Indoor Air Quality Components
Install HEPA Filters
Your HVAC system should already have filters in place, but they may not be fine enough to trap all of the pollen, dust mites, pet dander, mold spores, lead paint dust, viruses, and other potentially harmful particles that may be contaminating your home’s air. An HVAC contractor can recommend a better filter that will remove more of these particles. In most cases, the best choice is a HEPA filter, which is designed to capture 99 percent of particles at least 0.3 micrometers in diameter. HEPA filters are frequently used in hospitals and on airplanes to reduce the transmission of airborne diseases.
Clean & Repair Ductwork
Installing a filter won’t do much good if your ductwork is dirty or full of holes. If air can enter the ductwork through a hole, it can bypass the filter. And if your ductwork is full of dust and dirt, the freshly filtered air will just get re-contaminated as it circulates through your home. An HVAC technician can inspect, clean, and repair your ductwork to ensure that that this doesn’t happen.
UV Lights Installation
If you are especially concerned about bacteria and viruses in your home, you might consider having a UV light installed in your HVAC system to kill pathogens rather than relying on a filter to trap them. Another option is an electrified air cleaner or ionizer. Models that will fit in existing filter tracks inside your ductwork are available, and some models can kill 98 percent of bacteria and 80 percent of viruses. One interesting side benefit of electrified air cleaners is that they can reduce the amount of energy required to push air through your ducts because they put up less resistance than a traditional filter.
Having proper ventilation is also very important for maintaining good indoor air quality. For example, if you have a clothes dryer in your home, make sure it vents to the outside. Don’t fall into the trap of thinking that a dryer in a basement or garage doesn’t need ventilation. Air contaminants travel, so you don’t want them piling up in any part of your home, no matter how out-of-the-way it might seem. By ensuring that your dryer vents to the outside, you can not only eliminate floating lint and pet dander, you can also reduce humidity.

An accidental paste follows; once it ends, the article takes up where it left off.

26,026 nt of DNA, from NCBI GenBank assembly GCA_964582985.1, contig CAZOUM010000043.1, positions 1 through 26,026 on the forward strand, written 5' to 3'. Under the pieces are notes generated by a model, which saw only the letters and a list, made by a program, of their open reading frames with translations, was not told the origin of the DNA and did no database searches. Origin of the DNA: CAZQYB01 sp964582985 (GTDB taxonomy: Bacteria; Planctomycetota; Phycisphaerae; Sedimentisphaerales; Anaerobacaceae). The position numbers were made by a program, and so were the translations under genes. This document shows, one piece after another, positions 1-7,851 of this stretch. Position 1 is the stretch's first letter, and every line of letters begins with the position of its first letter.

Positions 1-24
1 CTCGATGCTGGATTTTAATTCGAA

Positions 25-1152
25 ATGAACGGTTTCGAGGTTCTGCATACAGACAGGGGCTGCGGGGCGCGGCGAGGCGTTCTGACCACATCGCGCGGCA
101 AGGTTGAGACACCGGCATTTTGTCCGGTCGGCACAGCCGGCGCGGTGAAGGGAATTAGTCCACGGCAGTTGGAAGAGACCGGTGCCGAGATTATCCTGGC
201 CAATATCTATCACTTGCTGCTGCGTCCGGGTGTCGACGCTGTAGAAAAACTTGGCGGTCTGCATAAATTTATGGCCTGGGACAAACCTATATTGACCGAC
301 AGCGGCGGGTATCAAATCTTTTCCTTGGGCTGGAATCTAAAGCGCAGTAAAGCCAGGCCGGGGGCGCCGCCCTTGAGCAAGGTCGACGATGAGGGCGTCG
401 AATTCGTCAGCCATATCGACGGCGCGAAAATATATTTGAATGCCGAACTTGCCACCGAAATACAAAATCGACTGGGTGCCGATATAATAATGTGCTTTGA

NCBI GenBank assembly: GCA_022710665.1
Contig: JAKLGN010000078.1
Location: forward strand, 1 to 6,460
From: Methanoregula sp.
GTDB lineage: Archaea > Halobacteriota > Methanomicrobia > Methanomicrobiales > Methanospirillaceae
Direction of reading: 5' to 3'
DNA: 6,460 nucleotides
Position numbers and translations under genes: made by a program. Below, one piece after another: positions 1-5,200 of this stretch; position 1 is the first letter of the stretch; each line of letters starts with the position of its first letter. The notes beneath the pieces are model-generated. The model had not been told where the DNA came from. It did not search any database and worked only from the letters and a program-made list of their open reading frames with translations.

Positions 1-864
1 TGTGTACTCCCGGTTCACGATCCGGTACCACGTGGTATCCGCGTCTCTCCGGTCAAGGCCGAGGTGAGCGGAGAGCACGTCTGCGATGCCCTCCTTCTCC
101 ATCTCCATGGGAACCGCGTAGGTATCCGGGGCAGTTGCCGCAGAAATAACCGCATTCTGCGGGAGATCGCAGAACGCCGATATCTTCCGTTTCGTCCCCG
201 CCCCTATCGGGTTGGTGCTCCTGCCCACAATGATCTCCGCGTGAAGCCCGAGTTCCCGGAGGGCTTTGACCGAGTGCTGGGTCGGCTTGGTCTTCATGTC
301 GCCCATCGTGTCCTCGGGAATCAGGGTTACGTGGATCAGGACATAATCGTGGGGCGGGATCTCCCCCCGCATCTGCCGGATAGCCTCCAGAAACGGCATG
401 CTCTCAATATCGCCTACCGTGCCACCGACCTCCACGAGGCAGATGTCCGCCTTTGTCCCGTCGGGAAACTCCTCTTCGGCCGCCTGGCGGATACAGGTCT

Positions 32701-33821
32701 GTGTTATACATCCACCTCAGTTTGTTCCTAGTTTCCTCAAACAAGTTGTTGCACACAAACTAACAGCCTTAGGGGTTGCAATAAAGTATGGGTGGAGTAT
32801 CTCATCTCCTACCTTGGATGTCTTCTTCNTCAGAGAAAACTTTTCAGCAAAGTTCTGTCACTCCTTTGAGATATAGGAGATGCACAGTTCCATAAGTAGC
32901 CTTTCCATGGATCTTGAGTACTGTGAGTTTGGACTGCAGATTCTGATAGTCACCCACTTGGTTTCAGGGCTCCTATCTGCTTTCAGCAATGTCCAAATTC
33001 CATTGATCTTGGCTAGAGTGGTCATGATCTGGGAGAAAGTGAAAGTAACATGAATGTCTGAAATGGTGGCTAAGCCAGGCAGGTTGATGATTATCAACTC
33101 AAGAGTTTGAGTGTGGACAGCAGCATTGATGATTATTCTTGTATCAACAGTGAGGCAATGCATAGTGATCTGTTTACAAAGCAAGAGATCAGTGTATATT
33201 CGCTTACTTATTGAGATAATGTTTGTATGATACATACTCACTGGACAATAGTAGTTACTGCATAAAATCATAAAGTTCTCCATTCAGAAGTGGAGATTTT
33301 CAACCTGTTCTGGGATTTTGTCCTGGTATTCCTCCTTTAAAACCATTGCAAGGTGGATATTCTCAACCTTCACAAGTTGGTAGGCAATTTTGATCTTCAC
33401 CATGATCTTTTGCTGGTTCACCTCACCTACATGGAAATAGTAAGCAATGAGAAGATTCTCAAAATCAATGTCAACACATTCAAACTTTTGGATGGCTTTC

Check for Carbon Monoxide
If you have any sort of fuel-burning heating system in your home, whether it’s a wood-burning stove, a gas-fired furnace, or a fuel oil-powered boiler, you need to have this system checked out regularly by a qualified HVAC technician. As part of the inspection, the HVAC technician should perform a carbon monoxide test and also make sure that any carbon monoxide detectors you have are working properly. Carbon monoxide is colorless, odorless, and deadly so it is very important to take this airborne contaminant seriously.
Reduce Home Humidity
Many airborne contaminants, including dust mites and mold, thrive in humid conditions. In order to keep these allergens in check, you need to keep your indoor humidity levels between 30 and 50 percent. An HVAC contractor can help you do this by installing a dehumidifier or making sure your air conditioner is working properly. Note that using an air conditioner is better for allergy sufferers than simply opening a window because air conditioners can lower the amount of irritating pollen dust in your home as well.